HOWTO: Disable account enumeration in Azure Active Directory


To celebrate the availability of the Active Directory Administration Cookbook, I decided to write a blogpost in the typical structure of a recipe in this book:


Disabling account enumeration

Use this recipe to disable account enumeration for an Azure Active Directory tenant. After completing this recipe, people with user accounts in the tenant will no longer be able to list the other accounts.


Getting ready

To complete this recipe, you’ll need to sign into the Azure AD tenant with an account that has the Global administrator role assigned to it.

Notification topicThis recipe does not require any additional licenses. The functionality described in this recipe is included in all Azure AD tenants, including those configured as Azure AD Free.

This recipe requires the MSOnline Windows PowerShell Module. Use the following line of Windows PowerShell on a Windows or Windows Server system that runs Windows PowerShell 5.0, or higher and has Internet connectivity, in an elevated Windows PowerShell window:

Install-Module MSOnline

Press Yes twice.

When the MSOnline Windows PowerShell Module is already installed, run the above line of Windows PowerShell to update it before continuing with the recipe.


How to do it

Perform these steps:

  1. Open a Windows PowerShell window on the device or server where you have installed the MSOnline PowerShell module.
  2. Execute the following line of PowerShell to import the MSOnline Windows PowerShell Module:

    Import-Module MSOnline

  3. Execute the following line of PowerShell to sign into the Azure AD tenant:


  4. The Sign in to Azure AD Connect Health Agent window appears:

    Sign in to your account

  5. Sign in with an account in Azure Active Directory that has the Global administrator role assigned.
  6. Perform multi-factor authentication, when prompted.
  7. Execute the following line of PowerShell to configure the Azure AD tenant:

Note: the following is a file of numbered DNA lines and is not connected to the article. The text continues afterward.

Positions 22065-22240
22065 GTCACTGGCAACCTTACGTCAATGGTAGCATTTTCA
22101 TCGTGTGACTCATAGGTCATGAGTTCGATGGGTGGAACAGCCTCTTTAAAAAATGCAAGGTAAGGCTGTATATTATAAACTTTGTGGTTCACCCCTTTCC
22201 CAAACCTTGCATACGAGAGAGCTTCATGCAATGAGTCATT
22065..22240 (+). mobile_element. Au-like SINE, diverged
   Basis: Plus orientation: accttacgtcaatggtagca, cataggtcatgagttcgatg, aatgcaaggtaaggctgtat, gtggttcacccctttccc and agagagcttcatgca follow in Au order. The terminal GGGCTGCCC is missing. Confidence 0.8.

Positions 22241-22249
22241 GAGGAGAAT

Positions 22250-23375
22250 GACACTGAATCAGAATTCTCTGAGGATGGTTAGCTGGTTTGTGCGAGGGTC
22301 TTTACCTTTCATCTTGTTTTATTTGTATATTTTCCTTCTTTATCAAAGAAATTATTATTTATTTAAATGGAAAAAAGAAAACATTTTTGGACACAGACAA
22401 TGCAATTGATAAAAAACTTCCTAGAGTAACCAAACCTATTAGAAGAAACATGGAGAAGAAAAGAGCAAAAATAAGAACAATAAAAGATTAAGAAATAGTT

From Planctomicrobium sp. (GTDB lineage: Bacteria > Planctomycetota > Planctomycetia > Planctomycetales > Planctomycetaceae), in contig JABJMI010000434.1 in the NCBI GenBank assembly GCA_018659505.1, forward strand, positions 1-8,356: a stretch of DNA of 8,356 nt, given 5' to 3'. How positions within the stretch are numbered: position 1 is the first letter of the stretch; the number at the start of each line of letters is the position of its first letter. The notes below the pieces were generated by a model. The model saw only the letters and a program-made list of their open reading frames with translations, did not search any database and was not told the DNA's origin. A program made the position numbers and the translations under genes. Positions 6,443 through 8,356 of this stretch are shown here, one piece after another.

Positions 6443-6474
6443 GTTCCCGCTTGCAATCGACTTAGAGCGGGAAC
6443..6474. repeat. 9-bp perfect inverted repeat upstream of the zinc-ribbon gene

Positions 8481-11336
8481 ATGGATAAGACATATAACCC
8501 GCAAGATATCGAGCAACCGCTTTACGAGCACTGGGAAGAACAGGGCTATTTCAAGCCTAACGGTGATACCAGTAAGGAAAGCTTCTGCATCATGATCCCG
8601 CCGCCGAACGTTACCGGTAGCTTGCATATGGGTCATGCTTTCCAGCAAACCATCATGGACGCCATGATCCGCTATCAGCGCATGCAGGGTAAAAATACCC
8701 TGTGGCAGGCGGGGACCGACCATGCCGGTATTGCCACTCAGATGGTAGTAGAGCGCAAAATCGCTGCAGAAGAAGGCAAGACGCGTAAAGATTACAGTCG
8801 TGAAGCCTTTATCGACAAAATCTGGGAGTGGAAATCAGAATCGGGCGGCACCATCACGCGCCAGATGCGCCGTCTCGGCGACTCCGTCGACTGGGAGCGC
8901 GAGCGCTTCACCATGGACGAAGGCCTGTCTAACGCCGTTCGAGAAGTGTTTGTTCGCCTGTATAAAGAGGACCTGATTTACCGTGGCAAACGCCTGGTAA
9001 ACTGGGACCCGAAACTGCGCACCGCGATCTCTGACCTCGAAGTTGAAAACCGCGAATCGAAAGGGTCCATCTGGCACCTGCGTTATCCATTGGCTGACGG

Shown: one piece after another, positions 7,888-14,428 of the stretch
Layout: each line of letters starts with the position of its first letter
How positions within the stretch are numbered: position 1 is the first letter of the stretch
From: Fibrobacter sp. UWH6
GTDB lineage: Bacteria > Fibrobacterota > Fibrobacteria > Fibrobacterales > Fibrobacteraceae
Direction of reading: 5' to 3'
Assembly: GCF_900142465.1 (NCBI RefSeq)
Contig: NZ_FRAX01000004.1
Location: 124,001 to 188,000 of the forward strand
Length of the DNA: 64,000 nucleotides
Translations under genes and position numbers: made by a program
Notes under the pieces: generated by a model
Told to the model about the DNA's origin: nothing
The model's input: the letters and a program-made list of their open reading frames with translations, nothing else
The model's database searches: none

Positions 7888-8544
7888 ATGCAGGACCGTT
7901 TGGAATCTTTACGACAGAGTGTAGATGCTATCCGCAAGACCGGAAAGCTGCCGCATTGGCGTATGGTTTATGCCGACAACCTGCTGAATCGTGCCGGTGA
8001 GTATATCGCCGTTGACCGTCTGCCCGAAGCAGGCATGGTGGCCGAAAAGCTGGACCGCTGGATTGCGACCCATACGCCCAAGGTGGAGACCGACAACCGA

Set-MsolCompanySettings -UsersPermissionToReadOtherUsersEnabled $false 

  8. Close Windows PowerShell.


How it works

This recipe uses the MSOnline Windows PowerShell module.

Notification topicMicrosoft recommends to use the newer AzureAD Windows PowerShell Module. However, as per the current version of this module the functionality to perform the steps in this recipe is not (yet) available.

By importing the Windows PowerShell module before issuing cmdlets from the module, tab completion is available under all circumstances.

The Connect-MsolService cmdlet instructs PowerShell to connect to the Azure AD tenant. As no credentials are supplied in the above example, a prompt appears to ask for credentials. When multi-factor authentication, Azure AD Privileged Identity Management (PIM) or other information security measures are enabled, perform the required steps to successfully authenticate.

When successfully authenticated, the Set-MsolCompanySettings cmdlet configures the Azure AD tenant with the required settings.


There’s more!

To find the differences between the MSOnline and AzureAD Windows PowerShell modules and their history, look at the state of Azure AD PowerShell today.


There’s even more!

Account enumeration is labeled Account Discovery in the MITRE ATT@CK knowledgebase and tagged with ID T1087. Find out more about this adversary tactic and its impact by visiting the MITRE ATT&CK knowledgebase.

3 Responses to HOWTO: Disable account enumeration in Azure Active Directory


    Thanks for tip. Does it change some behave of other apps? Like auto-complete for SharePoint or OneDrive sharing and Planner task assignment?


    Only one problem – it breaks things in Office 365 like Teams. See known issues:


    A year plus has passed since this article was penned, and Microsoft has still not adequately addressed issues related to user attribute enumeration. Why can we still not mark specific attributes as confidential and limit access to them? It seems like such an obvious requirement and is commonly used in every on-premise AD installation.

    The inability to manage attribute access has a direct negative impact on the adoption of certain Azure functionality such as Azure Federation. Who is going to use Azure Federation if all the associated attributes can be dumped by any valid user. The use of PowerShell to enumerate user accounts and all their attributes is a very common step in many attacks.

    And, don't forget, disabling it at the "company" level as outlined in this article is not recommended by Microsoft.

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